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How do I make raised letters & numbers…

October 31, 2009 by  
Filed under Router Tips

This is a question for Bob and Rick…

I want to make some signs and want to raise my letters instead of sinking them in the wood.  Do you have a video that explains this process.  I have all the letters and numbers, etc.  I purchased a letter and number set, which are OK  but now I would like to raise the letters and numbers.  Any thoughts on this matter.

Chilliwack Canada



Sorry no video but this is a simple pattern problem. How about buying regular house numbers. Here is a link to some samples explaining regular house numbers.

Things you will need:

Sign material, house numbers in desired font, border sticks, double-stick tape, sub-base for the router and the required guide bushings.

Operational Steps:

Step 1: Using the desired material for the sign you need to mount your raised letters on the sign material attaching the numbers with either nails or double-stick tape.

Step 2: Measure the thickness of the letters and the sign. With this information cut pieces of material to the width of the combined thickness. These are the support pieces that are fastened around the outside edges of the sign material.

Step 3: Using a guide busing and sub-base to rout around the house numbered patterns. Cut the material around the house number then remove all the outside material up to the support pieces around the sign. That’s it you will then have raised numbers instead of sunken in numbers.

Router Tip about guides and patterns:

You can change the size of the house numbers and border around the sign by changing the diameter of the guide bushing.

Guide and router bit combination example:

1/4 inch bit in a 1/2″ guide will make the sign numbers 1/4 bigger that the original pattern. If you want a border around your sign larger than 1/4″ increase the guide diameter to a larger size for routing the outside border.

Please note comments about the sign border:

If you don’t want a border around the edges you need to make the sign larger and once finished cut off the routed border. The router bit can only get as close to the outside edge as the room left between the guide and router bit.

Again if anyone has something to add to this procedure please comment in this post…


3 Responses to “How do I make raised letters & numbers…”

  1. Bill on October 31st, 2009 2:13 pm

    What I do is go to Michaels and purchase their wooden Letters/Numbers (various sizes) as my Templates, Then follow Rick/Bob’s explaination. Initially this is somewhat expensive (you don’t have to buy all the letters/numbers at once though), but when you have all the numbers and letters (you only need one of each) your all set.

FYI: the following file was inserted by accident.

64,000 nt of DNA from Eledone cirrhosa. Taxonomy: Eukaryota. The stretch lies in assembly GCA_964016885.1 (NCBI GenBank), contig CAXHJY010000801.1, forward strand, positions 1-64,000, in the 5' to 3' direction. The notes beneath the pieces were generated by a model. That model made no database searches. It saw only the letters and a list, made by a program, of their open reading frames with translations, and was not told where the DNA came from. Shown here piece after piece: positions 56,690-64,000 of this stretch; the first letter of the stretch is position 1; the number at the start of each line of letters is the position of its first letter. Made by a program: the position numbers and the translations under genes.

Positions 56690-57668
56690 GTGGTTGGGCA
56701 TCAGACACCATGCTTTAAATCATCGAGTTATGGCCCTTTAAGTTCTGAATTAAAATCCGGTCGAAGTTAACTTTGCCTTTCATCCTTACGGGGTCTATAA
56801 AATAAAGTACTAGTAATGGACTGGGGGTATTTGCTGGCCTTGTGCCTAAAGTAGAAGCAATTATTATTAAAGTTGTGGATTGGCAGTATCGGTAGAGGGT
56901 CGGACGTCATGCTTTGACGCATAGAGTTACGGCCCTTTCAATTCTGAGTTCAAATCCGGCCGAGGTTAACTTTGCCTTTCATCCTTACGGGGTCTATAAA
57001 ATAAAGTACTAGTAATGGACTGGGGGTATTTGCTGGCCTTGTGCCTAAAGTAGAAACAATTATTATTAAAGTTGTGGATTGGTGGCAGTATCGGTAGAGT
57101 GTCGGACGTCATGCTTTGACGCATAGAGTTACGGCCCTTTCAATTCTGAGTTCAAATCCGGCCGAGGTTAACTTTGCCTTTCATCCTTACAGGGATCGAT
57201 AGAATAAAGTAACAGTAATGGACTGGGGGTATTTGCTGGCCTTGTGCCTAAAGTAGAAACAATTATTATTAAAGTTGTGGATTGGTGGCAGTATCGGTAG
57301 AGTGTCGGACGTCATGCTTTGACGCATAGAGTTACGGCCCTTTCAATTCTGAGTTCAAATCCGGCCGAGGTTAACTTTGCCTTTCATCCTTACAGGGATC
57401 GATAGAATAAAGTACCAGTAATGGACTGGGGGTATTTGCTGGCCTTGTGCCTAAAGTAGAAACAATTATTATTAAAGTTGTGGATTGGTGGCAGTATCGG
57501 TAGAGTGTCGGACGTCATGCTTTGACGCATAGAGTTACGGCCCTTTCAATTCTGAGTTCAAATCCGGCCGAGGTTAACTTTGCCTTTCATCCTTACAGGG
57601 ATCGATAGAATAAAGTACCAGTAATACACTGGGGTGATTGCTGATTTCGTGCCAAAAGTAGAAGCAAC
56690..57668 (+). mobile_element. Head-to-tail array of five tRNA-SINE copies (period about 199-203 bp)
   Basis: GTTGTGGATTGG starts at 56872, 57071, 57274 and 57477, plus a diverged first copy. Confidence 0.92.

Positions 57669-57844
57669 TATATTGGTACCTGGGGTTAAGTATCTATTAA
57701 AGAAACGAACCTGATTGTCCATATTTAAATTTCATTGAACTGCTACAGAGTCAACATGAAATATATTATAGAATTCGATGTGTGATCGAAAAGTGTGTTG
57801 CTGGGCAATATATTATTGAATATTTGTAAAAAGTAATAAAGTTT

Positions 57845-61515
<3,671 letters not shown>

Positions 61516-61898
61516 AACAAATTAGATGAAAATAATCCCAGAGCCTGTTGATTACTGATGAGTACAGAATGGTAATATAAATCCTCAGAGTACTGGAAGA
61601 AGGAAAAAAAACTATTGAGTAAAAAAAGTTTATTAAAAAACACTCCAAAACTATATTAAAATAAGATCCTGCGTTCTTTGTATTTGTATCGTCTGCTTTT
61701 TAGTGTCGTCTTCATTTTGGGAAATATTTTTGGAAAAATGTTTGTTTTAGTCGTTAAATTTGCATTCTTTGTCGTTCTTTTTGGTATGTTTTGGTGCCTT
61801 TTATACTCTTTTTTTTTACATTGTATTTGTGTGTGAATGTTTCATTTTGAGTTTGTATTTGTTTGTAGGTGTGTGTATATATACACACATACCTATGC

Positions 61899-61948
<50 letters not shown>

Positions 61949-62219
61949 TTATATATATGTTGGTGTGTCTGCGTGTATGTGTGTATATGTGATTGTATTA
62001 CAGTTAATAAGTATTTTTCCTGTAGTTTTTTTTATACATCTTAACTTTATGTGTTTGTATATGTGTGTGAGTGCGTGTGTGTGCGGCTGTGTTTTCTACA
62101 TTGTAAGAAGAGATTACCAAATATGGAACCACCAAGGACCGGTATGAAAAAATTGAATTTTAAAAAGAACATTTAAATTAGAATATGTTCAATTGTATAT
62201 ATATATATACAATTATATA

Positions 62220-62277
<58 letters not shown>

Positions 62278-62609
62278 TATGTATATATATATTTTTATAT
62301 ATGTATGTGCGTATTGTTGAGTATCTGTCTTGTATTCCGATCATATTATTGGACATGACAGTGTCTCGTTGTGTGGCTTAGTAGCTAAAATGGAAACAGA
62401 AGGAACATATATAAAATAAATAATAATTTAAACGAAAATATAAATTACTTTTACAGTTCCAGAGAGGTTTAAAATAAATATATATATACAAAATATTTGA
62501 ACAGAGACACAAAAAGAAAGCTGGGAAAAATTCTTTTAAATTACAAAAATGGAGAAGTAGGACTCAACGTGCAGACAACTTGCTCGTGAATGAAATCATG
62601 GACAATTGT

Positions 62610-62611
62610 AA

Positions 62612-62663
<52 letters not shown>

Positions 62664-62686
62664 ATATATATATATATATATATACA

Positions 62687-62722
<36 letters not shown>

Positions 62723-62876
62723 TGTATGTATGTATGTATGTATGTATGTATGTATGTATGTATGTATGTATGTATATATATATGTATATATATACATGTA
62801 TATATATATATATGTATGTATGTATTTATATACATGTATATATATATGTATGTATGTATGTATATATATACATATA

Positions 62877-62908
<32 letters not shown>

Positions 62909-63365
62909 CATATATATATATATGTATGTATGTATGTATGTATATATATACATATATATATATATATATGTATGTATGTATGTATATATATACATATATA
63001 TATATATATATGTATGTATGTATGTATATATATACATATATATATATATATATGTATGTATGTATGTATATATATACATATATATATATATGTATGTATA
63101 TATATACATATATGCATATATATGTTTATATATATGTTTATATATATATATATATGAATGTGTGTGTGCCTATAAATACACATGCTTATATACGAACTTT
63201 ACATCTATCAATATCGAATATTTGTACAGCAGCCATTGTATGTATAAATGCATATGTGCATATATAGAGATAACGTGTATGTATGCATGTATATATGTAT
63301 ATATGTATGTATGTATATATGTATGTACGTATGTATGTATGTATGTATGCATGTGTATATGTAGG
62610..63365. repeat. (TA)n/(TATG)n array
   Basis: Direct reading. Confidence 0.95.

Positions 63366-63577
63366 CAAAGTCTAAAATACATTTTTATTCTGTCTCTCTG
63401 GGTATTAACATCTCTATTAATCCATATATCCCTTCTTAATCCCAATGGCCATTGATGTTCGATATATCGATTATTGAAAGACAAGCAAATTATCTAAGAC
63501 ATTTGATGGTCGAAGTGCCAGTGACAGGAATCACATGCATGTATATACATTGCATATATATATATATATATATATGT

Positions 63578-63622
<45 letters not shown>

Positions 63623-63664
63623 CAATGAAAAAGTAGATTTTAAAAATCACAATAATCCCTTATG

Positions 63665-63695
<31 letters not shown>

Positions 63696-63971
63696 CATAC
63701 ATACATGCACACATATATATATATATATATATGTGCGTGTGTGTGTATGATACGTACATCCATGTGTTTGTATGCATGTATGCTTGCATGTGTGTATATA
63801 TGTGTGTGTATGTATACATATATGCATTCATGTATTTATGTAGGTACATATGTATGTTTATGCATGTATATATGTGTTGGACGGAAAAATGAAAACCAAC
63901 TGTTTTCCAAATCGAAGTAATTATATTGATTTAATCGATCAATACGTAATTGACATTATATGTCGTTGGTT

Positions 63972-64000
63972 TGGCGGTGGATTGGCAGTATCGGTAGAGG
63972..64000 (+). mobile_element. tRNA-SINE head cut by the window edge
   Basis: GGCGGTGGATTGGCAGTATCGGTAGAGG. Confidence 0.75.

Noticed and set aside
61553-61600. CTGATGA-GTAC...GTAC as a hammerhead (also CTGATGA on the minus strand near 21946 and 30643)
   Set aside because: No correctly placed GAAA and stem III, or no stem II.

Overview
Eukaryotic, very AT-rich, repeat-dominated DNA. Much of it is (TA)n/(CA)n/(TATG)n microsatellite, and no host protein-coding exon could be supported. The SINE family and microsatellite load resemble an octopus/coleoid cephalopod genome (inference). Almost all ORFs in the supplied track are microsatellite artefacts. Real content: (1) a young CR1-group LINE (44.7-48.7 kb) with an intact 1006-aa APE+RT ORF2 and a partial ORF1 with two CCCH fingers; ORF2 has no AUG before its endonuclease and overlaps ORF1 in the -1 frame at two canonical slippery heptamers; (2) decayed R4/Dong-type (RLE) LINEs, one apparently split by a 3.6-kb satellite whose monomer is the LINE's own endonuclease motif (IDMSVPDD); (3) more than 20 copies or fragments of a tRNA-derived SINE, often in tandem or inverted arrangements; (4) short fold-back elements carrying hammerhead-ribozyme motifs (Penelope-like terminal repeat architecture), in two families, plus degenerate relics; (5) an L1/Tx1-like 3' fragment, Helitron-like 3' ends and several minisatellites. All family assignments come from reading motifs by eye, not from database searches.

2. Paul on November 1st, 2009 9:28 am

    Using a Rockler number 33136 template bit allows the bit to create an exact size relieved image of your pattern, as loong as the pattern is thick enough. The wood letters from Michaels should be thick enough.

  3. Robert Hopkins on November 1st, 2009 12:16 pm

    Hi Burt,

    You can do your letters as suggested by the previous replies, I have used the method described by Bob and Rick and they work just fine. But other methods are available. Sears used to sell a kit for your router that could be used for signs.It was not templates, but a device you connected to your router and them used a pointing device to follow the letters on paper. It also worked OK.

    But the best, and leas expensive method was one I seen demonstrated by Mr. Ray Kinman at a sign making class in an Orlando Woodworking Show. Mr. Kinman is a professional carver and showed us examples of his work for Disney and several other companies. Mr. Kinman sold a VCR tape at the show, which I purchased. He also gave us a small kit designed for his Raised Letter method. The name on his VCR tape is:
    Woodcarving Without fear! How to Carve Beautiful Wood Signs for the Non-Artist.

    Most of the difficult work was done with a router (without a template) and the final work was done with a few wood chisels.I believe he also sells a tape on using the wood chisels. I don’t have his e-mail or web site, but if he is still in business, you should be able to find him on the internet. One final comment of Mr Kinman’s method that I liked was his view on making and correcting a mistake.

    There is also an excellent bokk called “Carving Signs” by Greg Krockta and Roger Schroeder”

    Good luck on your project.